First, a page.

March 14, 2014

70 percent is an A grade with Obamacare

Per latest enrollment rates, Obamacare will sign up about 5 million previously uninsured people by the end of this month and the sign-up deadline.

Nice, no? Well, yes, but nowhere near the originally-announced goal of 7 million, with 5 million being just over 70 percent of that.

That said, maybe we should put "Obamacare" in scare quotes, per my previous blogging and this Dallas Morning News editorial. (Warning: Contains vaguely conservative food-like substances.) The nut grafs:
What’s clear is that this dizzying series of delays and changes has wrought confusion, with its most harrowing deadline dead ahead. On March 31, the tax penalty for failing to purchase health insurance — the individual mandate — kicks in. Yet insurance companies and potential new customers are befuddled by rapid shifts in what the law now demands.

The relentless push-back of other deadlines to points conveniently beyond one election or another leads to justified suspicion that politics have long since overridden policy. As it has from the start, Obamacare polls as an albatross to Democrats.
The Snooze hits all the buttons I have for six months. What people are enrolling in now is nothing like the Affordable Care Act of 2009. And, we don't know that it ever will be.

The parts that are being delayed for political reasons, or occasionally, incompetence reasons, were designed to work in tandem with the parts that remain.

We have no idea how much cost savings, if any, the jury-rigged bits and pieces will produce. We have no idea how much they'll improve coverage of the underinsured as well as uninsured. And, I don't have any idea if we'll ever know differently.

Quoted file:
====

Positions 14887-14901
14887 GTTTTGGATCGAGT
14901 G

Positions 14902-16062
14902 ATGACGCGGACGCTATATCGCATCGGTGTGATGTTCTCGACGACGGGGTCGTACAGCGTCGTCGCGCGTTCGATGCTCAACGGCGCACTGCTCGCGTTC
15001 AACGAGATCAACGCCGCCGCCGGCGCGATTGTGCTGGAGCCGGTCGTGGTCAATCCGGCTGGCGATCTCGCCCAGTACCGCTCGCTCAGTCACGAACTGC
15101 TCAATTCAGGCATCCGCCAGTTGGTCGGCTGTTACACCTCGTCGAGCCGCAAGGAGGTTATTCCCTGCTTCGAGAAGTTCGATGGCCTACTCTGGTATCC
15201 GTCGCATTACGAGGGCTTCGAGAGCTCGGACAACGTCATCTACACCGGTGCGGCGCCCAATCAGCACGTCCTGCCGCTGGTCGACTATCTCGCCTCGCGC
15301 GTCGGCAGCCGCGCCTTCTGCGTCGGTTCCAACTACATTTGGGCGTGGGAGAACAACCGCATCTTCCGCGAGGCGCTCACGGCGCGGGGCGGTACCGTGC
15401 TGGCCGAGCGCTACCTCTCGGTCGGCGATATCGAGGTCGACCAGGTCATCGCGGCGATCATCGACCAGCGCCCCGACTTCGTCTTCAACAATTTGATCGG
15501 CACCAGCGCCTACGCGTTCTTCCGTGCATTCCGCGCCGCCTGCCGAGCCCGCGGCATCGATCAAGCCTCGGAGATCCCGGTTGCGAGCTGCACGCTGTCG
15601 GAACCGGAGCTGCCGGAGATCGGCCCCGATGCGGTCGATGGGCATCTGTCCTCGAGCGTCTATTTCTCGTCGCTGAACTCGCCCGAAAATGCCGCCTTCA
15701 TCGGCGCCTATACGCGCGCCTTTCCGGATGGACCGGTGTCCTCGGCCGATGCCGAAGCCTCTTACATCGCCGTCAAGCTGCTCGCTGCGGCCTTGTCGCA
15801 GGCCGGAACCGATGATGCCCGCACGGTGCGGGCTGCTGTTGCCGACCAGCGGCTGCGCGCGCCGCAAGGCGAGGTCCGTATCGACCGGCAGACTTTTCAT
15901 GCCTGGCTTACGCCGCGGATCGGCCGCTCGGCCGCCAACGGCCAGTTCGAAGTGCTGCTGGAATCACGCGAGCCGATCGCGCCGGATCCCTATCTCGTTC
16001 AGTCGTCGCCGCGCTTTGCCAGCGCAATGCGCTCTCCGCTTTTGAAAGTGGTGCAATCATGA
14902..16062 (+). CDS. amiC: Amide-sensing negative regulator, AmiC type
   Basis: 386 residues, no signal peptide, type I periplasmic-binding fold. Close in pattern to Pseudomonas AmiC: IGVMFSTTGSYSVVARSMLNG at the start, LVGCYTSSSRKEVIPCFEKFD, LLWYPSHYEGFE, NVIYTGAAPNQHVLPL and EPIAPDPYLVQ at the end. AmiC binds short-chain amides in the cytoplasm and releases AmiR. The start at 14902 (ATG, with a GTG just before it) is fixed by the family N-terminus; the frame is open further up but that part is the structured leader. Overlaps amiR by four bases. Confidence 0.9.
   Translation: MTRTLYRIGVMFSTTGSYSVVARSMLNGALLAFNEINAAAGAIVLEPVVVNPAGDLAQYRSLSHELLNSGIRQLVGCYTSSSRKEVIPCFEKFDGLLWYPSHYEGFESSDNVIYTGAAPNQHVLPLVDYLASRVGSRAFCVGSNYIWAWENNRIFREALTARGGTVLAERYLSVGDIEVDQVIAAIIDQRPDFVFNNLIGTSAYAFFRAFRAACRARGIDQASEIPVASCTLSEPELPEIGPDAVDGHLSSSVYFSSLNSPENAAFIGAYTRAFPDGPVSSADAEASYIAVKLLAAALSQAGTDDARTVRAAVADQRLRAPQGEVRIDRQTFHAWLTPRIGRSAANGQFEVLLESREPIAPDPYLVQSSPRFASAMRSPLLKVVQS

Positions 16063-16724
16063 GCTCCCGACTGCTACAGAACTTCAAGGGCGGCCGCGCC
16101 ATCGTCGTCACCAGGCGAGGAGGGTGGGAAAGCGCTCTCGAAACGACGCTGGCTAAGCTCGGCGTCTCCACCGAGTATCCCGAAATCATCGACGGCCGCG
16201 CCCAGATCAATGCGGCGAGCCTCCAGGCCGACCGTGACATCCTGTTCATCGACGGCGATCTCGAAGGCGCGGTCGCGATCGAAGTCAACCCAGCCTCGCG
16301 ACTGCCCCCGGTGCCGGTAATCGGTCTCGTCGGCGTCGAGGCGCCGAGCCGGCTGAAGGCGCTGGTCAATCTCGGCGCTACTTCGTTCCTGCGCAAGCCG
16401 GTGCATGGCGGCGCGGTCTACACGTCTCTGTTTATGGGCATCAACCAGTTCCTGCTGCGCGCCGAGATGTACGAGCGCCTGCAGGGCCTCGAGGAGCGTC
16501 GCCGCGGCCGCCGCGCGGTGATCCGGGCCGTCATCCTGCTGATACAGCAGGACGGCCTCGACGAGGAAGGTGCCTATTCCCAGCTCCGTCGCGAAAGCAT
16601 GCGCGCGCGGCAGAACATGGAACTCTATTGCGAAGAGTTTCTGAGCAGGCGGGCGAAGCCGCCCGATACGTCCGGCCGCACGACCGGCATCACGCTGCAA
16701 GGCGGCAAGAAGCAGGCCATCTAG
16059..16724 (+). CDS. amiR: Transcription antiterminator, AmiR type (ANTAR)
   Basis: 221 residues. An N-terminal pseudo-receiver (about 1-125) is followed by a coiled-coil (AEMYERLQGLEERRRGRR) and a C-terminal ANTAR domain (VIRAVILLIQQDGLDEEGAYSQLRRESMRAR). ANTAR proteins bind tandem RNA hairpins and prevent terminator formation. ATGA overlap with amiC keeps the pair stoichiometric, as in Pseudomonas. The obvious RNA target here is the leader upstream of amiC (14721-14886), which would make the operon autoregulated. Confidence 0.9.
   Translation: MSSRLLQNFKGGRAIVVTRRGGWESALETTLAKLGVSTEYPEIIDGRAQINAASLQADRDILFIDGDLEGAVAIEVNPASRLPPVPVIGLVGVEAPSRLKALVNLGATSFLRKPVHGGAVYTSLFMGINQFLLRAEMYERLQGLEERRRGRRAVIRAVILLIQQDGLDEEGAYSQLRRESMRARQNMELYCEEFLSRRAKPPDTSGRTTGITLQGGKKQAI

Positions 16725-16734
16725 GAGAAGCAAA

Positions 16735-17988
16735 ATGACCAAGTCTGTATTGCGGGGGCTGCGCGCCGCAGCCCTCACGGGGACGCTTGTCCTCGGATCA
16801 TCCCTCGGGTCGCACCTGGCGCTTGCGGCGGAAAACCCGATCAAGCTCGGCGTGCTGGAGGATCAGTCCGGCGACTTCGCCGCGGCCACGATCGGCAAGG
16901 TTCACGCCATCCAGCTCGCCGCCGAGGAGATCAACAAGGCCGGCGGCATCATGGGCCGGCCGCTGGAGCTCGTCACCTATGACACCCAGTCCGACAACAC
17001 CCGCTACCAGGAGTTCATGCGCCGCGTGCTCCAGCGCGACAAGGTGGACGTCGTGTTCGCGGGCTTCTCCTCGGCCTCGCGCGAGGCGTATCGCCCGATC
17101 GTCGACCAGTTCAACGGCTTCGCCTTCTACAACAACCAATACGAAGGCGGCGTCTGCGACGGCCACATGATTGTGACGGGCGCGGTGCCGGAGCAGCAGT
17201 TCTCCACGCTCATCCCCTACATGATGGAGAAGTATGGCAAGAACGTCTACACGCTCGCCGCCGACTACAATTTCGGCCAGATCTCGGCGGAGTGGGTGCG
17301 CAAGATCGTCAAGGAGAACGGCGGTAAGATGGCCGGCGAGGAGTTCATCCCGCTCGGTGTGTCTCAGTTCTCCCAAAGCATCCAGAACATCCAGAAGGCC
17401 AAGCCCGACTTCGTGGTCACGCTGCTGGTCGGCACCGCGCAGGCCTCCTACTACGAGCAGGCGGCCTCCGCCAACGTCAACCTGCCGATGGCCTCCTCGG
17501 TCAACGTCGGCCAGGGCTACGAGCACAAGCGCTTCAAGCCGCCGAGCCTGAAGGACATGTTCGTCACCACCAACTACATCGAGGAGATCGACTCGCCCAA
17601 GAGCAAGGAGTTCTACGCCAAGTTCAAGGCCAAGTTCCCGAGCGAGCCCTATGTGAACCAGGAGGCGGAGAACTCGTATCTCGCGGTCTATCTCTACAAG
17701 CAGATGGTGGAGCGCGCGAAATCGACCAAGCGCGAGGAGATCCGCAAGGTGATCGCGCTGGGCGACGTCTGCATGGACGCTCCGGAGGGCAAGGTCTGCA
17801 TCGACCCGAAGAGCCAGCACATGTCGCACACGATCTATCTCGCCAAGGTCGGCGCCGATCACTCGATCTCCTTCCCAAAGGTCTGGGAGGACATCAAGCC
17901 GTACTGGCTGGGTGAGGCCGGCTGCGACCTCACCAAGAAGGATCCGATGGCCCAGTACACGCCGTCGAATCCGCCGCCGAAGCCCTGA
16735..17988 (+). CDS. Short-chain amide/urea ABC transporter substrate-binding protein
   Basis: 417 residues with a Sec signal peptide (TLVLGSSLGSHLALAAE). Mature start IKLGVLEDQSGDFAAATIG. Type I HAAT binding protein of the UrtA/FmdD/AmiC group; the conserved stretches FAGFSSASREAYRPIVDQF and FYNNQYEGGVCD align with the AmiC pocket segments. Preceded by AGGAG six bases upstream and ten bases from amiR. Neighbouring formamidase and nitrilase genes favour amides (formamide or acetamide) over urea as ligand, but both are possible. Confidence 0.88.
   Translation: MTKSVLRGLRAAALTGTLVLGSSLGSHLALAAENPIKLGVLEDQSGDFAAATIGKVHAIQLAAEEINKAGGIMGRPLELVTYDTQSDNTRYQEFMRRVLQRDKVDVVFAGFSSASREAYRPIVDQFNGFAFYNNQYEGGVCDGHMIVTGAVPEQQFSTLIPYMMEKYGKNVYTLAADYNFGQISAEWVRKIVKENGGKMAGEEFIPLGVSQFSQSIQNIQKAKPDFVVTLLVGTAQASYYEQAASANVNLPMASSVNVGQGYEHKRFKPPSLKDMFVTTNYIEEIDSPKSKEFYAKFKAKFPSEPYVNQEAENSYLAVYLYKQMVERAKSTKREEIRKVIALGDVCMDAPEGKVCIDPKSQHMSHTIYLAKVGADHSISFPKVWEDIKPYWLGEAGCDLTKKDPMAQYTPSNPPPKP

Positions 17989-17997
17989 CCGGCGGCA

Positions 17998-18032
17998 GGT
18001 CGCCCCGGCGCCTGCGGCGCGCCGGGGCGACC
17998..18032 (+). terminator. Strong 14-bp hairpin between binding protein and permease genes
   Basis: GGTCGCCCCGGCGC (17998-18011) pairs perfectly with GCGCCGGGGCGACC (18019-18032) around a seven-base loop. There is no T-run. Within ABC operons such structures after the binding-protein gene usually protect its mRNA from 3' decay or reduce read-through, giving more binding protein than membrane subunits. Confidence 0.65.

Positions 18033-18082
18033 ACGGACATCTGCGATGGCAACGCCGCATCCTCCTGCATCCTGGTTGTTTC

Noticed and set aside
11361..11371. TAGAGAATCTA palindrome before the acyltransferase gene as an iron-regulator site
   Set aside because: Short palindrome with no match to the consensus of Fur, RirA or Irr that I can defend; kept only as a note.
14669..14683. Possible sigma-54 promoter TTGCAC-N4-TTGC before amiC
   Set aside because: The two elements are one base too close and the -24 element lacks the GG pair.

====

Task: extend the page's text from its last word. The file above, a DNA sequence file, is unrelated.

A sample of the delays:
July 2, 2013: One-year delay, until 2015, for requirement that employers with at least 50 workers offer insurance to their full-time workers.
Nov. 14: States given latitude to let people renew for one more year insurance policies that would otherwise be canceled as of Jan. 1 because they do not meet minimum benefit requirements.
Dec. 19: Policy change that allows consumers who have received insurance cancellation notices, because their plans don’t mean minimum requirements, two options for 2014: Buy catastrophic insurance or avoid the individual mandate.
Feb. 10, 2014: Second delay, until 2016, for the requirement that large employers must offer insurance.
March 5: Second extension to give states latitude for two more years to let people renew insurance policies that fail to meet the law’s benefits standards.
The pushback will continue on allowing old insurance plans to stay in place, above all. That, in turn, lets insurers more easily meet the 80 percent of money for coverage goals, I'll bet, though they'll never publicly admit that. Even for the big insurance industry, the changing playing field is not totally fun, though.

Democrats who run on delivering government services, it's being said more and more in recent years, most deliver good services. That's doubly true for neoliberal Dems who pride themselves on being technocratic types. Hence, Obamacare continues to be more failure than success for its namesake, and for real health care and health care coverage reform for all of us.

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